“Envy comes from people’s ignorance of, or lack of belief in, their own gifts.” Jean Vanier
“(Love) does not envy.” 1Corinthians 13:4
Dear Me: About Parental Envy,
It’s so easy when you are holding your beautiful newborn in your arms to say that you will accept them just the way they are. You and Troy certainly did, and at the time you meant it. Sort of. When you declaired that you would do this, you went into it sort of lightly, believing that what you were accepting was what you expected to get: perfected versions of you. This is not as unreasonable as it sounds. At the time it even seemed logical. Take your genes which carry the codes of you natural talents, abilities, and personality, add intentional, even superior parenting and presto! You 2.0.
Time for a science lesson – a subject only outdone by math on your list of total educational flops, I know, but stick with me. When a person procreates, they do not bring only their attributes to the womb. You have the chromosomes of countless generations packed in those little eggs. Mix that with Troy’s countless generations, factor in the battle for attribute dominance between you, and who knows what will pop out? Now that the kids are mostly grown I can tell you, there are definitely qualities about them that I totally recognize (most of them I have apologized for) but others that I look at and think, “Good golly, where did that come from?” Some of these are wonderful, but others are a total let down that can lead you to envy those parents who got the kids they ordered.
Between the two of us Troy gets hit the hardest in this area. The guy was born a brilliant athlete. (You called him a jock on your first date and were swiftly corrected: jocks are only good at one sport. Athletes are good at all of them…except for water polo apparently). You birth three sons and a daughter giving Troy every possible chance to pass on his talents. Alas, this man, who could knock out a curve ball by age three, breeds offspring who cannot hit, catch, kick, or throw anything with their eyes open. Even their basic running has serious mechanical flaws. They drew pictures in the dirt during t-ball games, never knew where the ball was in pee wee soccer (which Troy coached. Ouch!), and commentated the junior football plays instead of participating in them. While his teammate’s children either avidly watched their dad’s soccer games or practiced drills with the ball on the sidelines, Troy’s sons read history books or discussed the politics of the Academy Awards. This had to be hard, but Troy never showed his disappointment to either me or his children. Instead, he accepted them for who they were.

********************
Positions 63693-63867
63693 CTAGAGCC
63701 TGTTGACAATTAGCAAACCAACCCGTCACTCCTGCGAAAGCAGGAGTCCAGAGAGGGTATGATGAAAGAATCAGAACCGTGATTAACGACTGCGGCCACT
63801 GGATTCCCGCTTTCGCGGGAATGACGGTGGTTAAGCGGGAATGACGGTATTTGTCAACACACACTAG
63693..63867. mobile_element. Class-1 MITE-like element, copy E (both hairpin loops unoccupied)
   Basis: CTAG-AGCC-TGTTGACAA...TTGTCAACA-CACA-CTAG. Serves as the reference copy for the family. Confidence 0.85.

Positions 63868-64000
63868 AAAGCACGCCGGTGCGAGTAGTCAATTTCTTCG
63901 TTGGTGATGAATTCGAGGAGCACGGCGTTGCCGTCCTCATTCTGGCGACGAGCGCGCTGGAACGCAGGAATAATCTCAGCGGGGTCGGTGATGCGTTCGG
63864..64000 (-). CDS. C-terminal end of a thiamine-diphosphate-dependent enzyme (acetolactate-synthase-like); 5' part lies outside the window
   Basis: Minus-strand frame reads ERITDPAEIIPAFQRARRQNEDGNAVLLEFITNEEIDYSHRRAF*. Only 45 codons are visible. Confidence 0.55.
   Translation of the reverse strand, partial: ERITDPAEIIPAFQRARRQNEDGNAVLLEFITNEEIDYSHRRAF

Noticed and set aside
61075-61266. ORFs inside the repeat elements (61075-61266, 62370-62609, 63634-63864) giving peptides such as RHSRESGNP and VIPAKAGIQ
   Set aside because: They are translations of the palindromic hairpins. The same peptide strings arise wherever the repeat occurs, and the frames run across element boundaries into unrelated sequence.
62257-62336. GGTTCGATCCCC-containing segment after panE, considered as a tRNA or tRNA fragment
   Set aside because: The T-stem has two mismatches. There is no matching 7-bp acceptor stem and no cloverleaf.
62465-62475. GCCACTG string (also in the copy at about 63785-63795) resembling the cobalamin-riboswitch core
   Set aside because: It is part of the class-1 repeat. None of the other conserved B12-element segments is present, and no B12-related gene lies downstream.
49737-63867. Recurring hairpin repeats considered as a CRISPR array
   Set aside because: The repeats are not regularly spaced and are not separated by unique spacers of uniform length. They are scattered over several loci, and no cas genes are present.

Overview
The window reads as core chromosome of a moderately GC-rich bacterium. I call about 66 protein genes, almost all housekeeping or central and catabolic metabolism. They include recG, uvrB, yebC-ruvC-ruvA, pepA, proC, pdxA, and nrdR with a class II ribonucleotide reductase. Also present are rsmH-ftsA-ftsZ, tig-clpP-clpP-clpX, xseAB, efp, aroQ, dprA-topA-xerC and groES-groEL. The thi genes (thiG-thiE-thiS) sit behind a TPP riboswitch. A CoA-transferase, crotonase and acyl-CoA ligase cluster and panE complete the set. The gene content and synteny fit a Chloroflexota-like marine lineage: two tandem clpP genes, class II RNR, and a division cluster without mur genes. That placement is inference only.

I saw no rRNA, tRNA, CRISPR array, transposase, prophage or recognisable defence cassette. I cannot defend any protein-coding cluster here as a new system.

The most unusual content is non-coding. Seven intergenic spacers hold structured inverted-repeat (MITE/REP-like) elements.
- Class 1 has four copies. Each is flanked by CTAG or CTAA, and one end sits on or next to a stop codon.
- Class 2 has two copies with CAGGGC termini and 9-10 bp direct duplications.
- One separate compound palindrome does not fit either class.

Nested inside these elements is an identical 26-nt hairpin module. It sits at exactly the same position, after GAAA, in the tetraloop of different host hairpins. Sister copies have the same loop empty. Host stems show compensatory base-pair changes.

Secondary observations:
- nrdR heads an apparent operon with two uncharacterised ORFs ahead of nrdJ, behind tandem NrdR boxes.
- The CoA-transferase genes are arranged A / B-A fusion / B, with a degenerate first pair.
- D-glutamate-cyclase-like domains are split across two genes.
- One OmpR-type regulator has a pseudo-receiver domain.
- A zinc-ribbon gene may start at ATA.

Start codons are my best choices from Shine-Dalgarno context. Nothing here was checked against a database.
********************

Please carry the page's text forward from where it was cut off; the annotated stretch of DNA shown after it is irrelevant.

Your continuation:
I remember back when the boys were in kindergarten, first, and second grade and decided to go out for the school talent show. Heads up: I have noticed that when parents depart from a grade school talent show they all appear spiritually lighter somehow. Kind of like I imagine pre-reformation Christians looked after undergoing particularly brutal penances like self-mutilation. But I digress.
So we’re at this talent show (an oxymoron if ever I heard one), and every parent has that glazed, but determined look about them as yet another small child gets up to perform a off key Disney ballad or to put the break in break dancing. Finally, Timothy, Tommy, and Johnathan take the stage to perform a trio they have put together from a Veggie Tale episode: The Dance of the Timothy (Cucumber). It was amazing. They were funny, had great choreography, and were even on key (far from expected in this venue). Instinctively they knew how to work the mic and their audience. When finished the whole gym exploded in a standing ovation. It was like a scene from a underdog sports movie…mixed with an episode from Glee.
I will never forget the picture of Troy standing with the crowd, clapping his hands raw, tears streaming down a face full of parental relief as he repeats over and over in stunned joy, “They’re good at something! They’re good at something!”
Does Troy envy the DelPiccolos whose son got a full ride college scholarship for soccer and has played for the youth National Team? Probably, but instead of focusing on what his children are not, he has put his energy into supporting what they are. This man has run the sound board for their choir concerts, sold tickets to coworkers for their theater productions, listened to countless audition monologues, weighed in on choreography moves, and just recently spent untold hours as the official photographer for Jenny’s production of Annie Get Your Gun. In short, he accepted the kids he got and encouraged their gifts and talents even though they were outside of his area of expertise.
It is so easy to fall into the trap of envying other people their children and, sadly, many parents do. We all initially want the child who excels where we didn’t, or is super well behaved, or stunningly beautiful, and the list goes on and on. This is such a waste of time. More tragically, it distracts us from getting to know our children and enjoying the wonderful people they are and engaging them in a deep love relationship. So remember: love does not envy. And let’s be honest here; when it comes to these amazing kids of ours, we totally got better than we deserved!
Love, Older Wiser You